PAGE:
Angling season opens amid concerns about Atlantic salmon population
Published Thursday, April 14, 2016 6:30PM ADT
Sport fishing season has returned and anglers are heading out to lakes and streams hoping to catch a big one. However, the once abundant sport fish like Atlantic salmon and striped bass face uncertain futures.
The federal government announced this week, that for the second year in a row, salmon anglers in the Maritimes will not be allowed to keep their fish.
“We need to put every fish back into the river to allow them a chance to spawn and at the same time, we need to be looking at where the problems lie, why are the populations decreasing," says Jonathon Carr, a biologist who has researched the plight of the Atlantic salmon in rivers and streams all over the Maritimes.
The Atlantic Salmon Federation says the number of salmon coming back to the Maritimes makes catch and release the only option.
“Salmon populations are still in trouble, no question,” says Bill Taylor, Atlantic Salmon Federation president. “2015 was a much better year than 2014, but we all have to keep in mind that 2014 was the worst year on record, worst year in history as far as salmon returns, salmon fishing.”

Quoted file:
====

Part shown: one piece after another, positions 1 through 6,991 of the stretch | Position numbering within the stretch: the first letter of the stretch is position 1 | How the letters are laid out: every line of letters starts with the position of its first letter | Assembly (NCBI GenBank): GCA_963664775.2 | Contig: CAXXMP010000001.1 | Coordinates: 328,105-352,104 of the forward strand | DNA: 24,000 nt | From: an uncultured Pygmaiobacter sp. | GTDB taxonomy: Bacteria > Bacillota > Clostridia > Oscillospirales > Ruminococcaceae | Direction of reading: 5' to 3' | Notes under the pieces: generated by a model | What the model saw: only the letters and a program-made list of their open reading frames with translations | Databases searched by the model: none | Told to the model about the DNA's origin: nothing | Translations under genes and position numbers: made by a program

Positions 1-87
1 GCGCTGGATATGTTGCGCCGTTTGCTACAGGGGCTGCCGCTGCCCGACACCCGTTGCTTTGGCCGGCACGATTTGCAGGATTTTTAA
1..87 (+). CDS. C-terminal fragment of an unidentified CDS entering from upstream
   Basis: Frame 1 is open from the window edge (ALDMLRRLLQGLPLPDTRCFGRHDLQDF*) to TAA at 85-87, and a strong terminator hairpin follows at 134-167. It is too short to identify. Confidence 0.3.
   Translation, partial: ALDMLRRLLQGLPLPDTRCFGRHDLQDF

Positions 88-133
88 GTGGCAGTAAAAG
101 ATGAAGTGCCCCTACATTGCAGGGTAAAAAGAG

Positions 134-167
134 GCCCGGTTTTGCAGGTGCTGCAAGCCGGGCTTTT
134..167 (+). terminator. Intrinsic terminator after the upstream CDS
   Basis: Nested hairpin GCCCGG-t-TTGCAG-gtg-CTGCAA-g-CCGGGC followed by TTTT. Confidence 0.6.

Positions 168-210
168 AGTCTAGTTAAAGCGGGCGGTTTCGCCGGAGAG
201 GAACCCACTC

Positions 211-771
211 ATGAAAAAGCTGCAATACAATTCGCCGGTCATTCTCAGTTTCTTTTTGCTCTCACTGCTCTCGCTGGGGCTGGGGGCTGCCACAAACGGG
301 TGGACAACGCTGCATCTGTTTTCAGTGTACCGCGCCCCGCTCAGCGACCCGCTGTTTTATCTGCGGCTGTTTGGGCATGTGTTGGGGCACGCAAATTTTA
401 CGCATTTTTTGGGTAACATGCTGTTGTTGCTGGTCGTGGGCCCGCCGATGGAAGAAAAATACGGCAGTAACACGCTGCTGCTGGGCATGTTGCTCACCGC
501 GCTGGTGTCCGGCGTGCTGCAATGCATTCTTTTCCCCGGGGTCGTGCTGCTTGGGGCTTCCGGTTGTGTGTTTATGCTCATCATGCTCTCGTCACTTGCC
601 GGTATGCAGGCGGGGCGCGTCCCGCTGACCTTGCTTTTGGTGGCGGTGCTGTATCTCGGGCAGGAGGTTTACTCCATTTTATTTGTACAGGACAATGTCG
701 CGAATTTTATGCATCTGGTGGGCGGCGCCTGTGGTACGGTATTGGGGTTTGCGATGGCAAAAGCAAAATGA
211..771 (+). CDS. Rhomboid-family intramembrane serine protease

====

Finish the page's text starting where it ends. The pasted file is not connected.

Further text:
Taylor concedes the move will disappoint some anglers and people involved in the region's lucrative salmon outfitting industry.
As Atlantic salmon have disappeared from Maritime rivers, so have salmon anglers. The number of salmon licenses sold in New Brunswick and Nova Scotia in recent years is just a fraction of what was sold a generation ago, but that's not to say they've given up on sport fishing altogether.
A lot of those anglers are now chasing striped bass, the new fish of choice and a species found in healthy numbers in many areas.
“Anglers, just by their very nature want to be out there, they want to be on the water, and they're gonna fish for something else and certainly the striped bass fishery has really blossomed in the past couple of years. A lot more people are doing it,” says Taylor.
The future of striped bass has become a political issue in Nova Scotia.
Protestors arrived at province house Thursday saying a natural gas storage project in the area threatens the Shubenacadie River, a spawning ground for striped bass.
“Myself, I fished that river with my mother and father, my parents and great grandparents so, I would kind of like to see my kids fishing it with their great grandkids too someday,” says Chief Rufus Copage, Indian Brook First Nation.
In the meantime, efforts will continue to revive the dwindling king of fish.
“Where are these fish going? Where are they at particular times in the ocean? Where are they dropping off? Where are they dying? Can we do anything about it at the end of the day? So that's one of the big issues we're addressing,” says Carr.
Carr says there are lots of questions that still need to be answered as another angling season gets underway.
With files from CTV Atlantic's Mike Cameron